Date of Award

9-2016

Degree Name

MS in Biomedical Engineering

Department

Biomedical and General Engineering

Advisor

David Clague

Abstract

3-D paper-based microfluidic devices (micoPADs) are small and portable devices made out of paper that offer a promising platform for diagnostic applications outside of a laboratory. These devices are easy to use, low cost, require no power source, and capable of detecting multiple targets simultaneously. The work in this thesis demonstrated the ability of a 3-D paper-microfluidic platform to simultaneously detect 5 targets. Rubber cord stock was used in conjunction with an acrylic housing unit to apply pressure along the edge of the channel. The indirect pressure application was successful in promoting vertical fluid flow between layers. Average channel development times were recorded between 110 seconds and 150 seconds.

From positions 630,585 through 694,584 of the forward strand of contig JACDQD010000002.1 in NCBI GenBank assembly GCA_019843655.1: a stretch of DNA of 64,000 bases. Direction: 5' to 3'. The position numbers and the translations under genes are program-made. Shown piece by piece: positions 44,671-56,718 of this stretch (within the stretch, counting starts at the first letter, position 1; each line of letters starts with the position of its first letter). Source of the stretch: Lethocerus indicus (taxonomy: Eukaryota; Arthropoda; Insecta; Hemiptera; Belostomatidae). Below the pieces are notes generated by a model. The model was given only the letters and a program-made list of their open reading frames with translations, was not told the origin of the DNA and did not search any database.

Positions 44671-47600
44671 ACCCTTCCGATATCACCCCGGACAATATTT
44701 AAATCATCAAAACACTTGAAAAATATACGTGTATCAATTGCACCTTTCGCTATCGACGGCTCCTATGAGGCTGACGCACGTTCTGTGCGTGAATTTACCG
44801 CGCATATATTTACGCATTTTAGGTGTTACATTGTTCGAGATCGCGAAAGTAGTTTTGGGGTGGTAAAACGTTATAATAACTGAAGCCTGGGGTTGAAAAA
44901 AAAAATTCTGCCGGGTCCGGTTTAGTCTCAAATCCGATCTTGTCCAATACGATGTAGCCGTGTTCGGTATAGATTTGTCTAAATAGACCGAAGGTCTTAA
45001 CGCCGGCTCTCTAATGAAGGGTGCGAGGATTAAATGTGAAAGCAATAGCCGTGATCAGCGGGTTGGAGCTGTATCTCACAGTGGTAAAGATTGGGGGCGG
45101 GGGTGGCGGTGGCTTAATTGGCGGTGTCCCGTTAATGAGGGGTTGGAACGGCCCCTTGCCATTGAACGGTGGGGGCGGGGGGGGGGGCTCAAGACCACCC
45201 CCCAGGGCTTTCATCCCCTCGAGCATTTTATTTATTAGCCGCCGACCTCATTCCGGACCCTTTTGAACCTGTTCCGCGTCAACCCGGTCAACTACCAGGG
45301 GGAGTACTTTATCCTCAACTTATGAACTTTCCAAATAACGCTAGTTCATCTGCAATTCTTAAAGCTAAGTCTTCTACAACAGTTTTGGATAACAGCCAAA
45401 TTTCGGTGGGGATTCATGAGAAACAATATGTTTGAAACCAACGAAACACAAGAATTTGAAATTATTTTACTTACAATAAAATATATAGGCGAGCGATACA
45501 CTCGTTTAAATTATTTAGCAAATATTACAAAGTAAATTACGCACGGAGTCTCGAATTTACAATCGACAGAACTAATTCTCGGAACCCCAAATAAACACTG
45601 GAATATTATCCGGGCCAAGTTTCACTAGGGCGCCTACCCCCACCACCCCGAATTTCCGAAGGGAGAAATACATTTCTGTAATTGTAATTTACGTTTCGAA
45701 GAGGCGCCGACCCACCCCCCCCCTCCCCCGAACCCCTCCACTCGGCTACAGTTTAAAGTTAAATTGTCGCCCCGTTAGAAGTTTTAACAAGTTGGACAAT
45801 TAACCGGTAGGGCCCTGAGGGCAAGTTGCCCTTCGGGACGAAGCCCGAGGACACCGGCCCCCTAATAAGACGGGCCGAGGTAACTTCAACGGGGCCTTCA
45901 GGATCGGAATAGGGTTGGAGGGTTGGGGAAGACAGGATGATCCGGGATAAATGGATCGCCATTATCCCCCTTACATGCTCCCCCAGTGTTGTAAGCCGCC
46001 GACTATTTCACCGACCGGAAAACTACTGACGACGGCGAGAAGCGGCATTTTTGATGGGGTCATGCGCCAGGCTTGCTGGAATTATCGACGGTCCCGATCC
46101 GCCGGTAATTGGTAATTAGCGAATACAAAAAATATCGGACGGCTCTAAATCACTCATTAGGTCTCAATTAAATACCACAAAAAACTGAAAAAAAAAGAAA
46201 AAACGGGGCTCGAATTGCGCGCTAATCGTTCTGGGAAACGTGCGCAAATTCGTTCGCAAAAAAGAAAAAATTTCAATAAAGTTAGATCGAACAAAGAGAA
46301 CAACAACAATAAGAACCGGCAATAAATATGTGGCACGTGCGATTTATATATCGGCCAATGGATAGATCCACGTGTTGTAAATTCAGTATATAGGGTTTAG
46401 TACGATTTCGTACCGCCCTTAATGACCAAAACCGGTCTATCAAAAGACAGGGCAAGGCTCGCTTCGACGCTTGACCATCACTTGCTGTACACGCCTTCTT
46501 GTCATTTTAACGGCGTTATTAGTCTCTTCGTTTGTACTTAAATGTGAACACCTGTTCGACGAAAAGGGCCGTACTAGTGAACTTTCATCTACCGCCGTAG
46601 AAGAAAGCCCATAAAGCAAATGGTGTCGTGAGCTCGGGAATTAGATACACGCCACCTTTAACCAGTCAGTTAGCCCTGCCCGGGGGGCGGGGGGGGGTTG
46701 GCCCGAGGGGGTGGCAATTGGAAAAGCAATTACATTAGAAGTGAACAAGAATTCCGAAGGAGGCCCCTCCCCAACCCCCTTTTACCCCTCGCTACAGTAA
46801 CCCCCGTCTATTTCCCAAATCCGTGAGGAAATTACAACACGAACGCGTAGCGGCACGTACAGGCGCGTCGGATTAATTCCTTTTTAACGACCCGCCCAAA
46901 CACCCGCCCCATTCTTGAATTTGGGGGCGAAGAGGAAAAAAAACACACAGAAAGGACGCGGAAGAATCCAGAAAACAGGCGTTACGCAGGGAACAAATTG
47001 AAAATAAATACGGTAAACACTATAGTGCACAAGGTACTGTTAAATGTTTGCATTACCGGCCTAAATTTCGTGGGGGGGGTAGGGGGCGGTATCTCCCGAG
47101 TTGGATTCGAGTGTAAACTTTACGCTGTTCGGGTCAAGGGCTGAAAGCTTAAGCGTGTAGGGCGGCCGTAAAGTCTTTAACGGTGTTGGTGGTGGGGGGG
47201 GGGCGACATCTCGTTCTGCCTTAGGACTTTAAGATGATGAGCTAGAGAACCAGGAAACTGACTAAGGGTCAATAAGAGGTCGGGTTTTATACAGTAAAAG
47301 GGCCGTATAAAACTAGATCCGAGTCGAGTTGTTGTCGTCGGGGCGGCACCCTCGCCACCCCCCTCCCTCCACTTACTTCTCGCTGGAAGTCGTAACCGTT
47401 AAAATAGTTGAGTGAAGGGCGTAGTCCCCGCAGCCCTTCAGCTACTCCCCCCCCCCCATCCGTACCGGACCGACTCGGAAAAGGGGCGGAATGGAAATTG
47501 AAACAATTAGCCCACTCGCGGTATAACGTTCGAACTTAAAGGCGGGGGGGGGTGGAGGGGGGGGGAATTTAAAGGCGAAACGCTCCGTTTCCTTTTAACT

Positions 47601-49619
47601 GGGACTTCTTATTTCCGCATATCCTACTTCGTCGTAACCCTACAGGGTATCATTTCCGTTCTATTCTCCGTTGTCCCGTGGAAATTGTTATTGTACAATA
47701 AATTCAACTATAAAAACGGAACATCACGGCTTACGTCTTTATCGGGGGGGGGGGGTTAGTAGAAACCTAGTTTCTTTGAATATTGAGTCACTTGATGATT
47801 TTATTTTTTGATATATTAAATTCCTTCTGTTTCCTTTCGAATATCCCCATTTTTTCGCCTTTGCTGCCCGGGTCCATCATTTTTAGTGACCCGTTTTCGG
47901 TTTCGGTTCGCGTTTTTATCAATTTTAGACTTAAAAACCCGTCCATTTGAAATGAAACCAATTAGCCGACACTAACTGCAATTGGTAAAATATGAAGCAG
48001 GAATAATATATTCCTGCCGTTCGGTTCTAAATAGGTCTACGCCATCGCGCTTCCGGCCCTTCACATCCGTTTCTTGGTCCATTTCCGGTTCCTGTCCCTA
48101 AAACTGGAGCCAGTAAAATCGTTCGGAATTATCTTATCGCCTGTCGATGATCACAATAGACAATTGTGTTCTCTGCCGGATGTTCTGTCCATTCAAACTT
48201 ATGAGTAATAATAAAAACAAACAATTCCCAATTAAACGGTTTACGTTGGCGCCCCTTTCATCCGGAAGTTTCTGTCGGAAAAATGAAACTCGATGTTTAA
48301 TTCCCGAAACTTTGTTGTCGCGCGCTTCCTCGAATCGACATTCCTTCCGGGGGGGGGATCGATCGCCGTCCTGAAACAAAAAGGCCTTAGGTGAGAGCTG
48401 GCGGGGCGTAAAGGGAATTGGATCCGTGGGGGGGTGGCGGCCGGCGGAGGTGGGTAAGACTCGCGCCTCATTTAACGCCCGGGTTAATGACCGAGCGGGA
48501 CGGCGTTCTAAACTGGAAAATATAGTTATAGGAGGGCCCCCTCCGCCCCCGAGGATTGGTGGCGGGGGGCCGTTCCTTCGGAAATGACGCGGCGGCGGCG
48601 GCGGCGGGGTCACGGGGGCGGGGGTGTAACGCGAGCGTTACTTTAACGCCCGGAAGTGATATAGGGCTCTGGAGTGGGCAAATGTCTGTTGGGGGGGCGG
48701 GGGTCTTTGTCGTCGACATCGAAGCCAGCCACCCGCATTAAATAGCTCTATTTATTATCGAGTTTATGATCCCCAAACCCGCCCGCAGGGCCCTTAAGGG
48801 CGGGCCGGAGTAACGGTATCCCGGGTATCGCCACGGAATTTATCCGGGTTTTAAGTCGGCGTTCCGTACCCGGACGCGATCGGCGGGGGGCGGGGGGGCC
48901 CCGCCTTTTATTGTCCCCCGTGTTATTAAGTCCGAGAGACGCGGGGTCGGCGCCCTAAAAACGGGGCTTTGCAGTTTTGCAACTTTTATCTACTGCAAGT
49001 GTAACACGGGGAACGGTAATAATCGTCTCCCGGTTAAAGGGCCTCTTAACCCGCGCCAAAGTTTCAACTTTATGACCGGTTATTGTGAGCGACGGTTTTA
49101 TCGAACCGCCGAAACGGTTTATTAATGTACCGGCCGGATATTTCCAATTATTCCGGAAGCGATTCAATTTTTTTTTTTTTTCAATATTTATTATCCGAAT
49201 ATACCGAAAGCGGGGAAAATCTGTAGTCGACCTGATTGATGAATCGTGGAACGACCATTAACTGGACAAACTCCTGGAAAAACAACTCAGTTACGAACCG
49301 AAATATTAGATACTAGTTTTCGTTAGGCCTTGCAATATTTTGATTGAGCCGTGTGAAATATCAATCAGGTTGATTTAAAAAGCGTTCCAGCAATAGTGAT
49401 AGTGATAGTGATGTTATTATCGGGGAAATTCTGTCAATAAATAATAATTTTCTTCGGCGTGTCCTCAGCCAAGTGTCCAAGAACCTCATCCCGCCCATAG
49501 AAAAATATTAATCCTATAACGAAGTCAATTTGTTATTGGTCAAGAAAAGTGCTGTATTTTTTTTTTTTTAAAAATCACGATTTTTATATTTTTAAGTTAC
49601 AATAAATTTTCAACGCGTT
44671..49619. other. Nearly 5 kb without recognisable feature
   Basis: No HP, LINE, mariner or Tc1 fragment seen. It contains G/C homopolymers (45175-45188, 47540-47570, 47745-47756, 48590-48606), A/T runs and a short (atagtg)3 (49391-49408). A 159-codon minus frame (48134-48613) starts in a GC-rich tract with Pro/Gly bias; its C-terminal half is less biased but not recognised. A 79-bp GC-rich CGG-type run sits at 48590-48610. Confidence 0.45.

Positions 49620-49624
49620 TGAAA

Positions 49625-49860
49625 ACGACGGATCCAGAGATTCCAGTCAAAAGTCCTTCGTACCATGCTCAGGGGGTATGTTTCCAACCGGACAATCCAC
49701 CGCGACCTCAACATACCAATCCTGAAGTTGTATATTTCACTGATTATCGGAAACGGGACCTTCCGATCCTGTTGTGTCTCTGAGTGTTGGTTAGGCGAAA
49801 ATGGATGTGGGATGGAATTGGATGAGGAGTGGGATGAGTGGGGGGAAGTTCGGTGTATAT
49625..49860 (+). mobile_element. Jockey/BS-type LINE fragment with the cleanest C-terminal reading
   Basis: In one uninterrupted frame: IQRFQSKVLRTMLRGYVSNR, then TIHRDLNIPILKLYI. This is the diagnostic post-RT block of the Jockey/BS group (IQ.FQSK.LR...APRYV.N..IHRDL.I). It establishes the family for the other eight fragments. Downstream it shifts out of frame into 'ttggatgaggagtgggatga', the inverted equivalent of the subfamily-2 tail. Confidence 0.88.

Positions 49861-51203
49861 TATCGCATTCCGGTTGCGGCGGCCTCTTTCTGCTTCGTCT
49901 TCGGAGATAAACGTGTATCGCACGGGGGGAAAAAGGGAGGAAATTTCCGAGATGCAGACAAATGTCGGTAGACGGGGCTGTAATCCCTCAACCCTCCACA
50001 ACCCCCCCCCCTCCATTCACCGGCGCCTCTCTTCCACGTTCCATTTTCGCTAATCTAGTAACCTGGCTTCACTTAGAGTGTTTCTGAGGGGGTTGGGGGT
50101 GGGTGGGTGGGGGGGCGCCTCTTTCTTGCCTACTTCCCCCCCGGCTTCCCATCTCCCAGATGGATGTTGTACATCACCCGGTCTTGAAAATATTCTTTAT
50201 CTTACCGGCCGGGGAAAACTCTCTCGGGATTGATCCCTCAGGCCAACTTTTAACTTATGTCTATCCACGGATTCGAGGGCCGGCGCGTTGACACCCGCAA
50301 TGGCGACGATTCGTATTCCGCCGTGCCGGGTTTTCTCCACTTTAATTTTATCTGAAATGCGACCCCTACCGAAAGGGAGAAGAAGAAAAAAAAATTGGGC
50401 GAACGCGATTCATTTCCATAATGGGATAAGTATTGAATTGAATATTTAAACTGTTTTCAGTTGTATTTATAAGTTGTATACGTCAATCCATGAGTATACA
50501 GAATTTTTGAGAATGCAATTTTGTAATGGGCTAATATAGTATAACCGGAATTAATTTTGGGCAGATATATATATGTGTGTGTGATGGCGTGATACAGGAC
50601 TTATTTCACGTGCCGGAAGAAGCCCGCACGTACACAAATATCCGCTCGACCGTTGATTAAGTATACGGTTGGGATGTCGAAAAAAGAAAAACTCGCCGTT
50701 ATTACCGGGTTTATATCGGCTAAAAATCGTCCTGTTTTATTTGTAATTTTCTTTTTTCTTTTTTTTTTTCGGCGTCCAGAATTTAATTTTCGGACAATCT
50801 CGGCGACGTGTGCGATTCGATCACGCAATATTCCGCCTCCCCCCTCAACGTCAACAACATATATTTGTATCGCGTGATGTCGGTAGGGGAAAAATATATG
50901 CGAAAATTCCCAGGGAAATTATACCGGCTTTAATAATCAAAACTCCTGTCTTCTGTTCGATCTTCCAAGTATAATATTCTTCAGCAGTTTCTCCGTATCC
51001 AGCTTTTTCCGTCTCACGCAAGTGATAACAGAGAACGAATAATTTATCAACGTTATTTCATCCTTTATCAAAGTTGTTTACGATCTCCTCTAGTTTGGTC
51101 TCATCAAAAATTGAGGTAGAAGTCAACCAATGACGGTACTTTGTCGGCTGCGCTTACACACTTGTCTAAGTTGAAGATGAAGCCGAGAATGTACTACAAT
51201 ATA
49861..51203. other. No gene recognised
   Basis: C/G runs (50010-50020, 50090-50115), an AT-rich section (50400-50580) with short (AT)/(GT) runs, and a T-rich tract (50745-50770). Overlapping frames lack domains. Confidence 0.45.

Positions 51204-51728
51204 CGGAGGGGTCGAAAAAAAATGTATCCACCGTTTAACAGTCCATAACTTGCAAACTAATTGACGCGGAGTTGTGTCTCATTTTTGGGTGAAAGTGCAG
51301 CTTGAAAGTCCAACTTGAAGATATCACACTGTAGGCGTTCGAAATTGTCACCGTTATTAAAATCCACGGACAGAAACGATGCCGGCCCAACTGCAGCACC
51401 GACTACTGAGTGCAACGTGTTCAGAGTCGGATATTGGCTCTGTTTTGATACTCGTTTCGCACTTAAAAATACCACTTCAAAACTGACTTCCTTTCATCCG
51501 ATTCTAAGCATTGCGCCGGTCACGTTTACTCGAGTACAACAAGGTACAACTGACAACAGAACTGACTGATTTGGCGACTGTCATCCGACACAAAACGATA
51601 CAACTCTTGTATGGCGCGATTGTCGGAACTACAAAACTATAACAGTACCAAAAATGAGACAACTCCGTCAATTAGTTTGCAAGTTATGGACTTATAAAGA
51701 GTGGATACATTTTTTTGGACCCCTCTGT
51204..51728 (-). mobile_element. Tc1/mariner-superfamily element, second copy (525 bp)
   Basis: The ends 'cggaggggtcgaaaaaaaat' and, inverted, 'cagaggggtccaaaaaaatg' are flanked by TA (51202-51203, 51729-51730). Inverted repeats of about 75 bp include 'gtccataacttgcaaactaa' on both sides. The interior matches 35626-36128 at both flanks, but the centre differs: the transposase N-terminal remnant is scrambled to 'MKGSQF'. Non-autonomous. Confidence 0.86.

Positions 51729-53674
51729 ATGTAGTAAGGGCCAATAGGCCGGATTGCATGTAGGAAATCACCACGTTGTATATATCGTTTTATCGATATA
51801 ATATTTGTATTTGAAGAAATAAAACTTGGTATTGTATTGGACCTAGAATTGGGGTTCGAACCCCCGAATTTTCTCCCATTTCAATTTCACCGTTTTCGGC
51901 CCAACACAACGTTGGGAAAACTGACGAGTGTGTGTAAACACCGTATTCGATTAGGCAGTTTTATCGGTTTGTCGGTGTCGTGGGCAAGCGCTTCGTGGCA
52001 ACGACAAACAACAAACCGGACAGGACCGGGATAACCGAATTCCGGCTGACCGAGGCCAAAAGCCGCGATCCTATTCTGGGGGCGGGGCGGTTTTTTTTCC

The implementation of the 3-D paper-microfluidic platform as a diagnostic device was validated with a colorimetric glucose assay. In a novel application, reagents were deposited onto the 3-D platform via a glucose reagent pencil created by Martinez et al. A visual signal was observed for the successful detection of glucose at a concentration of 1.2 mM. These results offer promise for future work in combing new reagent deposition techniques with a multi-layer paper-microfluidic platform. Overall, this research made advancements in the design of a paper-microfluidic platform capable of the simultaneous detection of 5 targets.

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